You had the bountiful and bruising New York and Boston hardcore scenes of the 1980s, but many would argue the DC punk scene was where it was at on the American East Coast. This heralded hub yielded pivotal icons such as MINOR THREAT, BAD BRAINS, GOVERNMENT ISSUE, RITES OF SPRING, DAG NASTY, FUGAZI, MARGINAL MAN, VOID, FAITH and SCREAM.
SCREAM was originally formed in 1981 by brothers Franz and Peter Stahl, Skeeter Thompson and Kent Stax. Not only representing one of the first American hardcore acts but one of the first multicultural punk bands, SCREAM would eventually become an organic by-product of BAD BRAINS. SCREAM nurtured the archetypal ‘core sound with first-class passion, yet the group eventually evolved as the scene itself demanded change. During its transition, future rock legend Dave Grohlwould drop in on his way to NIRVANA, elevating SCREAM‘s politically pissed fourth album from 1988, “No More Censorship”, to a finessed echelon of anarchism.
Photographer and friend of the band, Naomi Peterson, found the album’s original tapes and passed them on to Pete Stahl, who went to Dave Grohl for a rescue mission. Southern Lord, which long ago released Grohl‘s PROBOT album and serves as champions of lost punk classics, took up the flag to reissue this milestone album.
There’s more than a waft of BAD BRAINS carrying through the riff structures on “Take It From The Top” and “Something In My Head”. Stuffed with Skeeter Thompson‘s funky bass grooves and Dave Grohl‘s hyper pummeling, these throbbing cuts were bred straight from “House of Suffering”, much as “Hit Me” carries a rub off from “Re-Ignition”.
Peter Stahl wisely sought to capture the essence of H.R.‘s soul craft instead of trying to compete the with the latter’s irreproducible yelps—this, despite Stahl whipping up his own best screeching shots at times. The swift rhythm of “Take It From The Top” carries through the melodic whisk of “Something in My Head”, as fine a rallying punk anthem as any band has ever dropped. The rumbling moshes of “Binge” and “God Squad” are ushered by Grohl and Skeeter Thompson, who forged a substantial rhythm section with their short time together in SCREAM.
Alarming to many punkers back in the day, where the album takes a brave turn, is on the swinging introspection of “Building Dreams” and “Run to the Sun”, the latter as conventional a song as SCREAM ever wrote. Considering that other DC-based punk legends like GOVERNMENT ISSUE and DAG NASTY were experimenting with alt around the same time, “Building Dreams” is an unexpected pleasure pill delivering a haunted message. Now, 30 years later, the District of Columbia is still looking for the verve that left with The Bayou and the original 9:30 Club, and this magnificent song serves a long-standing wake.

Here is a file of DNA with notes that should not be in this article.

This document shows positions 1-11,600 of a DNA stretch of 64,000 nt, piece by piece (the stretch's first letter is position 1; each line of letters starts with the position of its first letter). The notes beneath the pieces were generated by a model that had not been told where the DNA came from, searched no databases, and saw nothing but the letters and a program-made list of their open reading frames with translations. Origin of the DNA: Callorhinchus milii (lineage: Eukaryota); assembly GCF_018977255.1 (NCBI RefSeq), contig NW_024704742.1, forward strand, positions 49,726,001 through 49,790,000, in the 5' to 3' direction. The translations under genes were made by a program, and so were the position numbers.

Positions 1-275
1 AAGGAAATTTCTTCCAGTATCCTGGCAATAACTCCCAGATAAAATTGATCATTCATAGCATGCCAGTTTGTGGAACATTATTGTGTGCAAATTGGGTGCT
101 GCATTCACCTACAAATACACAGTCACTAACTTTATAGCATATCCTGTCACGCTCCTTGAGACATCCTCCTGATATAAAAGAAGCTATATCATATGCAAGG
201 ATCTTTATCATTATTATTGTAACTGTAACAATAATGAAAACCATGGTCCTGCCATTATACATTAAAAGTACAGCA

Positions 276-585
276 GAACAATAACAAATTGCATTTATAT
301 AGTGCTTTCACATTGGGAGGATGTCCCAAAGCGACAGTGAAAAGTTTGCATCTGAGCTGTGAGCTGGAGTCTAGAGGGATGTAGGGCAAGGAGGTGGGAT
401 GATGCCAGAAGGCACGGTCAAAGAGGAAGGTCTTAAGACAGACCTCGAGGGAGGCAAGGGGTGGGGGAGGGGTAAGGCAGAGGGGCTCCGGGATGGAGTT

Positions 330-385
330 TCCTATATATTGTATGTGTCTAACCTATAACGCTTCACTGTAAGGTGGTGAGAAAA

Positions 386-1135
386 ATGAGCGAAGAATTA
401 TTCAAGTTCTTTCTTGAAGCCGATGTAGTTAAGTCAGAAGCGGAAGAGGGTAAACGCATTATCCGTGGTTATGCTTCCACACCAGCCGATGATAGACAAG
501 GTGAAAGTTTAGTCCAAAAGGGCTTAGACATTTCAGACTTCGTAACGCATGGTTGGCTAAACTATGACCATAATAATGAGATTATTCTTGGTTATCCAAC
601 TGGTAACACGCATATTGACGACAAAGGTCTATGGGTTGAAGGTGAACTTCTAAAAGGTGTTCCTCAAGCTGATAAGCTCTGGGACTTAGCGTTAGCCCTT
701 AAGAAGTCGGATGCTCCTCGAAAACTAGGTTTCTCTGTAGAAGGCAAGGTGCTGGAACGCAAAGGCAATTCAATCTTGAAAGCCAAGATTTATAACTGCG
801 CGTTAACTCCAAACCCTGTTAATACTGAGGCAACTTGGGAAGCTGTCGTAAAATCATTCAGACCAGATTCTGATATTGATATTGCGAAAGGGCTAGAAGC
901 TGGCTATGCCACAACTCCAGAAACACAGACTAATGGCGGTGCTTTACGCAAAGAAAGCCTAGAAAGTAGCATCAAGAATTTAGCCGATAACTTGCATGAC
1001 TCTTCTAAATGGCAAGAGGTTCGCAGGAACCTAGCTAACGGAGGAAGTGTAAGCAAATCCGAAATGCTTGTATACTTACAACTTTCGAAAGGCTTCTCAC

FUGAZI representing another page turn, not merely for DC hardcore, but for American punk, SCREAM takes its cue with “God Squad” and “It’s The Time”. While not as imperative as what Ian MacKaye and company were cooking up, “It’s The Time” benefits from Dave Grohl‘s path of restrained tempos which lead toward his fiery clubbing.
The exhilarating “Fucked Without A Kiss” is blazed not only from “Rock for Light” but from the DC penal system to give it extra intensity. Considering most punk guitarists of the day were more envious of Greg Ginn than Eddie Van Halen, Franz Stahl is both monstrous and inventive. His slide solo on “Hit Me” was a cool experiment, while going right to the edge on “GLC”.
The MOTÖRHEAD-esque “No Escape”, this album’s closer and crown jewel, would’ve been a fitting first end for SCREAM, which went on to record “Fumble” in 1990 (oddly released in 1993), before packing it in. Franz Stahl would of course join Dave Grohl in FOO FIGHTERS for a couple years, later rebranding SCREAM as touring museum in 2009 consisting of the nucleus members and second guitarist Clint Walsh. This nostalgic dust-off of “No More Censorship” is a wonderful thing for punk, particularly a DC scene still mourning the loss of GOVERNMENT ISSUE singer John Stabb.